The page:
Two things stand out when comparing government attitudes to Syria’s refugees and those of Indochina. Firstly, there was a greater recognition of the refugees’ victim status. States with few historical ties to Indochina such as Canada (and indeed Britain) were willing to provide refuge (and relief for the overwhelmed host countries) out of a sense of moral duty. Today, that moral duty extends only to funding the host countries – Britain points to its generosity in this regard when deflecting from its poor resettling record. Yet politicians including the Prime Minister and Foreign Secretary don’t hesitate to use dehumanizing language about asylum seekers approaching their shores.
Secondly, the western sense of responsibility for the refugees’ plight that drove proceedings in 1979 seems absent today. The US, which had a military presence in Vietnam for decades and bombed Cambodia and Laos, eventually took over 1 million Indochinese from 1979-97, while another combatant, Australia, took 185,000 and the former colonial master, France, over 100,000. Each seemed to implicitly accept some responsibility for the mess. Today, the US, Britain and France have all contributed to Syria’s civil war, providing political, economic, lethal and non-lethal support for the rebels. They may claim this was the morally right thing to do against Assad’s onslaughts, yet won’t extend the same morality to resettling the conflict’s refugees. Moreover, many of the destabilizing forces driving violence in Syria today – Jihadism, sectarianism, regional rivalry between Iran and Saudi Arabia – were the product of or greatly exacerbated by the 2003 invasion of Iraq by the US and Britain.
Of course many of the other states who have helped fuel the war in Syria are just as bad, with Iran, Russia, Saudi Arabia and Qatar, having resettled barely any refugees (the Gulf states house many Syrians but, like Britain and France, mostly wealthier and skilled workers who have arrived independently). Yet this is not an excuse for a lack of leadership from western states and it would be much easier to pressure those states to accept more refugees once the west has done likewise. After years of refusing to deal with the problem, it is high time western leaders rediscovered the spirit of 1979 and took the lead.
This article, alongside others by Christopher Phillips, can also be read on his website.
Note: This article gives the views of the author, and not the position of the Euro Crisis in the Press blog nor of the London School of Economics.
Christopher Phillips is a Senior Lecturer in the International Relations of the Middle East at Queen Mary, University of London and Associate Fellow at the Chatham House Middle East and North Africa programme. He has a PhD in International Relations from the London School of Economics specialising in contemporary Syria and Jordan. His first book, Everyday Arab Identity, was published by Routledge in 2012.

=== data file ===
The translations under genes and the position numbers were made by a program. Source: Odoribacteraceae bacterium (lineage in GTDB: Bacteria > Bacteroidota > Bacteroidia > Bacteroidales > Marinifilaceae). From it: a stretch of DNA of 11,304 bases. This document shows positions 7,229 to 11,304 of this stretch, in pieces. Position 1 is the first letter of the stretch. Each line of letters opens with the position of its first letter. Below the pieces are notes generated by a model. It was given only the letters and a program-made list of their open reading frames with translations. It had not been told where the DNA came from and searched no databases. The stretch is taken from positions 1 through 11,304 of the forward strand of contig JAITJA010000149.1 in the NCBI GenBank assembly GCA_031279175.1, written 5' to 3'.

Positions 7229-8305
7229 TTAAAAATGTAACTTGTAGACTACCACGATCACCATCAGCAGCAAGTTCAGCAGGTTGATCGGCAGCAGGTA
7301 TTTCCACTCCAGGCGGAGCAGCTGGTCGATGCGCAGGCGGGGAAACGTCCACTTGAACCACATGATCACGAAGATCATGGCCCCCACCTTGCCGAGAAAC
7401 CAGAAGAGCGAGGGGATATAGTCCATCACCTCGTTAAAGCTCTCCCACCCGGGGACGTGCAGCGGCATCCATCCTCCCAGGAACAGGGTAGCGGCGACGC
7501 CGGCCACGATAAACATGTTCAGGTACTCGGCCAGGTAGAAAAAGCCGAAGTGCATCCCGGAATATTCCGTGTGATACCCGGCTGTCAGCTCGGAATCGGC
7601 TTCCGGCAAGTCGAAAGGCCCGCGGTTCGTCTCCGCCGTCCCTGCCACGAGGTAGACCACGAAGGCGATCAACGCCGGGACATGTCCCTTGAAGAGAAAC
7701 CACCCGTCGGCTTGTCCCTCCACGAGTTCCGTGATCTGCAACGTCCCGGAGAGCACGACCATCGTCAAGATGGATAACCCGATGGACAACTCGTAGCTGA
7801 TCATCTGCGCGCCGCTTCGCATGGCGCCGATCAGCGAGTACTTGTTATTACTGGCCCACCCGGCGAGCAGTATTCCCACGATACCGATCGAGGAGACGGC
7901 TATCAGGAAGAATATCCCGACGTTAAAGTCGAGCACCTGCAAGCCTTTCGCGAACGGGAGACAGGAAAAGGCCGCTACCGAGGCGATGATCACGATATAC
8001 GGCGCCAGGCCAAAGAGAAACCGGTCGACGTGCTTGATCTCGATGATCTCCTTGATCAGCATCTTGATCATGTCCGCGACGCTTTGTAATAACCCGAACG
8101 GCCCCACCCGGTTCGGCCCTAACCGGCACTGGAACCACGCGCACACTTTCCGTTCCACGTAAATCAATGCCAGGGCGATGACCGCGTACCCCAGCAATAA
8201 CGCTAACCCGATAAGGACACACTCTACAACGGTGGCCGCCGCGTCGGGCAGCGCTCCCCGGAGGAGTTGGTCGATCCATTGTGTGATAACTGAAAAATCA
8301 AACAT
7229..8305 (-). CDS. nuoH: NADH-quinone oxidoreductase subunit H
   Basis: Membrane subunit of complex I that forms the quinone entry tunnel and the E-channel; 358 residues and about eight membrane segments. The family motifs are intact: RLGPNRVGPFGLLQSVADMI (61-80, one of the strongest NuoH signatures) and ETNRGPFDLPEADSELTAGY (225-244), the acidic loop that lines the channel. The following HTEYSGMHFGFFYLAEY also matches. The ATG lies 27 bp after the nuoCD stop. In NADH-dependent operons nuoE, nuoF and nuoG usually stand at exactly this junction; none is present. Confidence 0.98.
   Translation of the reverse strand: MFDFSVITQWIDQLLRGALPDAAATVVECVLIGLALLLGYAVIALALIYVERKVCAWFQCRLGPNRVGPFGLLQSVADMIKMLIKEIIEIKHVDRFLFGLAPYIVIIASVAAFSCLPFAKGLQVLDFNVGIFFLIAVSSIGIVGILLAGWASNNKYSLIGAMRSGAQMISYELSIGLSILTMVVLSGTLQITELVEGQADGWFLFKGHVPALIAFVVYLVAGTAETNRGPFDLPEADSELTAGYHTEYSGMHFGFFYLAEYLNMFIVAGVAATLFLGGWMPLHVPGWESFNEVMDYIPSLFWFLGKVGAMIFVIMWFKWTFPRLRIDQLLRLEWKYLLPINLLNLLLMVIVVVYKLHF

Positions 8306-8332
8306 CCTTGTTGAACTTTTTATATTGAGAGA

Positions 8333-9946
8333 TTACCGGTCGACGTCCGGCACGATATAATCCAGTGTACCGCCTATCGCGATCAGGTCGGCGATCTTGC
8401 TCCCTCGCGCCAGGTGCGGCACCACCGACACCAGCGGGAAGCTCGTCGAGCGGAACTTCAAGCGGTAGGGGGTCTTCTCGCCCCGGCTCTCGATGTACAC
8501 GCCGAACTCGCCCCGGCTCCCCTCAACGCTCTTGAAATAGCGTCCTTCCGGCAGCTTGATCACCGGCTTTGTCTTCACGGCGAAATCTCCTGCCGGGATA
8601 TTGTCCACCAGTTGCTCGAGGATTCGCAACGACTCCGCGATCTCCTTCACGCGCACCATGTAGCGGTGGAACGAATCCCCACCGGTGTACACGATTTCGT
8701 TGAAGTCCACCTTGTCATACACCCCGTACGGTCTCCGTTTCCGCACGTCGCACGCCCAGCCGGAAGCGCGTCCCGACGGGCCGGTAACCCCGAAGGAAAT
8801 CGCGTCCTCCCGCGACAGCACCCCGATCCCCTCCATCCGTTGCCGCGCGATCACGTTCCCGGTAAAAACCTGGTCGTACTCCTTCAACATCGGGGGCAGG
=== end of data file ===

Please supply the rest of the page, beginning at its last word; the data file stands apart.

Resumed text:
Related articles on LSE Euro Crisis in the Press:
On the Borderlands of Humanity
In Greece, They Shoot Immigrants, Don’t They?
While not disagreeing with the general tone of this piece – that Western states have taken a morally reprehensible stance toward what UNHCR considers to be the biggest refugee crisis in its history – I think that it is easy to fall into the trap (common in refugee studies) of thinking that the response of European and other Western states to refugee movements today is restrictive in comparison with a generally more liberal approach prior to the end of the Cold War. Taking a closer look at the minutes of the various conferences called on the Vietnamese refugee resettlement would be interesting to see how the various organisations and states understood their “obligations” and the rationale behind what efforts they were willing to take and which they were not. The archives of the League of Nations and the United Nations (particularly of the Conference of Plenipotentiaries of 1951 and the discussions surrounding the creation of UNHCR) paint a rather less pleasant picture of the position of Western states in relation to refugees. Generosity and a real willingness to help – in the form of resettlement and assimilation – were a little further from the centre of the agenda than we like to believe, on the part of the states who developed the international refugee regime. Western states in particular have always been more willing to donate (on a strictly voluntary basis, of which they made sure) to relief programmes before providing resettlement in the West, and when resettlement was offered, it was usually for the economic benefit of these states themselves. Today, sadly, appears to be no real exception.